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The Verge Review of Animals: the capybara

Super-sized rodents from Brazil

TOSHIFUMI KITAMURA / Getty Images

This column is part of a series where Verge staffers post highly subjective reviews of animals. Up until now, we’ve written about animals without telling you whether they suck or rule. We are now rectifying this oversight.

New Yorkers are a soft bunch. Yeah, I said it: soft. We shudder at the notion of a pizza-carrying rat or a mouse scurrying across our living room — animals that unquestionably are even more terrified of us than we are of them. We tell war stories of the "cat-sized" rodent we saw ambling down 34th Street the other day, presumably looking for its next victim. That’s a big rat!

You needn’t be terrified of these gentle giants

Folks, let me tell you: get over it. South of the border, there is a rodent so large, you could fit 150 rats inside of it.

Meet the capybara (Hydrochoerus hydrochaeris), South America’s — and, indeed, the world’s — largest rodent. You needn’t be terrified of these gentle giants, though. Consider these beasts the cordial, smooth-talking ambassadors of the rodent world.

Capybaras, which can push 150 pounds or more when fully grown, spend their lives in groups of a dozen or two while hanging out in the Brazilian countryside, munching on grass and nursing each other’s babies, which are somehow even more adorable than the adults. They like to be near water (in fact, they like water so much that they have sex in it). A vocal and social species, capybaras bark, sing, and chirp at one another. And while rats have no chill whatsoever, capys have nothing but chill.

Seriously. Sometimes, monkeys ride them, just for funsies.

capybara monkey
(KAZUHIRO NOGI / Getty Images)

They’re more than just human-sized bags of chill, though; capybaras are multi-faceted animals with all sorts of tricks up their hairy sleeves. In the wild, capybaras have a biometric authentication system more advanced, secure, and highly integrated than anything you’ve got on your iPhone or your Android device: they feature big, bulbous scent glands on their snouts called "morillos," and they can take ownership of something simply by rubbing their morillo on it. Even other capybaras! If you like that boy you’re seeing and you’re a capybara, you don’t put a ring on it — you put your morillo on it. They’ve got more scent glands around back, so if the morillo doesn’t work, they can just poop or rub their butt in the right place, whatever the situation calls for.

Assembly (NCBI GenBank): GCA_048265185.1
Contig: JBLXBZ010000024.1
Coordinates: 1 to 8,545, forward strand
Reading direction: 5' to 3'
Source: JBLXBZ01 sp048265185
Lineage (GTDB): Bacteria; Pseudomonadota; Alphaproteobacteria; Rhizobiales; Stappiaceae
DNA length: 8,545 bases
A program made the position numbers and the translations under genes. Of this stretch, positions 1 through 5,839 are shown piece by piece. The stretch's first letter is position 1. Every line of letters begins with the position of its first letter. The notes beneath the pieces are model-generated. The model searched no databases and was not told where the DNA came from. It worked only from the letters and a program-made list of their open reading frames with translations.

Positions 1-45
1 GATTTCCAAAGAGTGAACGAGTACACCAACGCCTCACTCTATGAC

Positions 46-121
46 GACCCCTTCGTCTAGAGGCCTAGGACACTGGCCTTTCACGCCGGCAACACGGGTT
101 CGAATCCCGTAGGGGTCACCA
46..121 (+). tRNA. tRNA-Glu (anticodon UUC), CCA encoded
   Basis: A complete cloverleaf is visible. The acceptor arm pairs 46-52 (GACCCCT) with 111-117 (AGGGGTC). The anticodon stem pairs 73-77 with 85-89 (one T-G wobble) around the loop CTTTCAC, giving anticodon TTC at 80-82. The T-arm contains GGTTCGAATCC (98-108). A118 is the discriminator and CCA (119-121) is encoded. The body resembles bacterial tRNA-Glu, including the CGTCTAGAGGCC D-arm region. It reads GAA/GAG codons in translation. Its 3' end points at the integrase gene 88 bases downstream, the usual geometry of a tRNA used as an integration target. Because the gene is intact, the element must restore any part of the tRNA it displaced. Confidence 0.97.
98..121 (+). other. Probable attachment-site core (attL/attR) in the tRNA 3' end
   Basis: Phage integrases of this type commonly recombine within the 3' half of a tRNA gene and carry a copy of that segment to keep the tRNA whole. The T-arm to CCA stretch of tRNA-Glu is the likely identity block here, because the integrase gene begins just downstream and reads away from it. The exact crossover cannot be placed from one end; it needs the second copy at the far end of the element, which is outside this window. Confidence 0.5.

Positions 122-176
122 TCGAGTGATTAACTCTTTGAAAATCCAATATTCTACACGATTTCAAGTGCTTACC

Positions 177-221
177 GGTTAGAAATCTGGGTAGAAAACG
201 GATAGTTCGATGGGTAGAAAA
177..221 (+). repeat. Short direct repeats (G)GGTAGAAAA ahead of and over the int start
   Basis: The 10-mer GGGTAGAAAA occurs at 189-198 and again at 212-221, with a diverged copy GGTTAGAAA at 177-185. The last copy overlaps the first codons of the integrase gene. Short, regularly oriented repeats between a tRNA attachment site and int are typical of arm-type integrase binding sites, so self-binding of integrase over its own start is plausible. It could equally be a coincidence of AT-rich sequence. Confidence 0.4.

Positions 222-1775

Many parts of the world allow capys as pets

Capys are also miniature grocery stores; some South American peoples use basically every part of them and eat the meat, which doesn’t sound good, but then again, I’ve never eaten one. (The Catholic Church once famously declared capybaras fish so they could be eaten during Lent, a time when meat consumption is traditionally disallowed.)

But what good is an animal that you can only hunt or see in a zoo, really? What’s the function of a creature that you can’t hug and love? Well, you don’t need to appreciate the capybara from afar: many parts of the world allow capys as pets, including some US states. If you can find enough grass to sate this beast’s voracious (and entirely vegetarian) appetite, it’s possible to own one. They can be territorial, and they produce prodigious volumes of poop, I hear, but don’t we all?

In fact, the only serious design flaw I can find in the capybara is that it’s available in just one color, a rather nondescript, medium brown. A solid black or white model, like you find in the rabbit’s product portfolio, would really spice things up. And capys kind of look like giant guinea pigs, which come in a variety of snazzy designs, patterns, and color combos. It’s something for them to consider for their next evolutionary phase, I suppose.

So the next time you set a mousetrap, remember: that mouse’s distant cousin is one of the most adorable creatures on the planet — a creature that offers rides to monkeys, a rodent so unique that the Pope threw his hands up in defeat and called it a fish.

Don’t hate. Celebrate rodents. Celebrate the capybara.

The Capybara

Verge Score: 8.1

8.1

Verge Score

Good Stuff

  • Monkeys ride them

  • The Pope decided they were fish

  • You might be able to have one as a pet

Bad Stuff

  • Disappointing color options

  • Lots of eating and pooping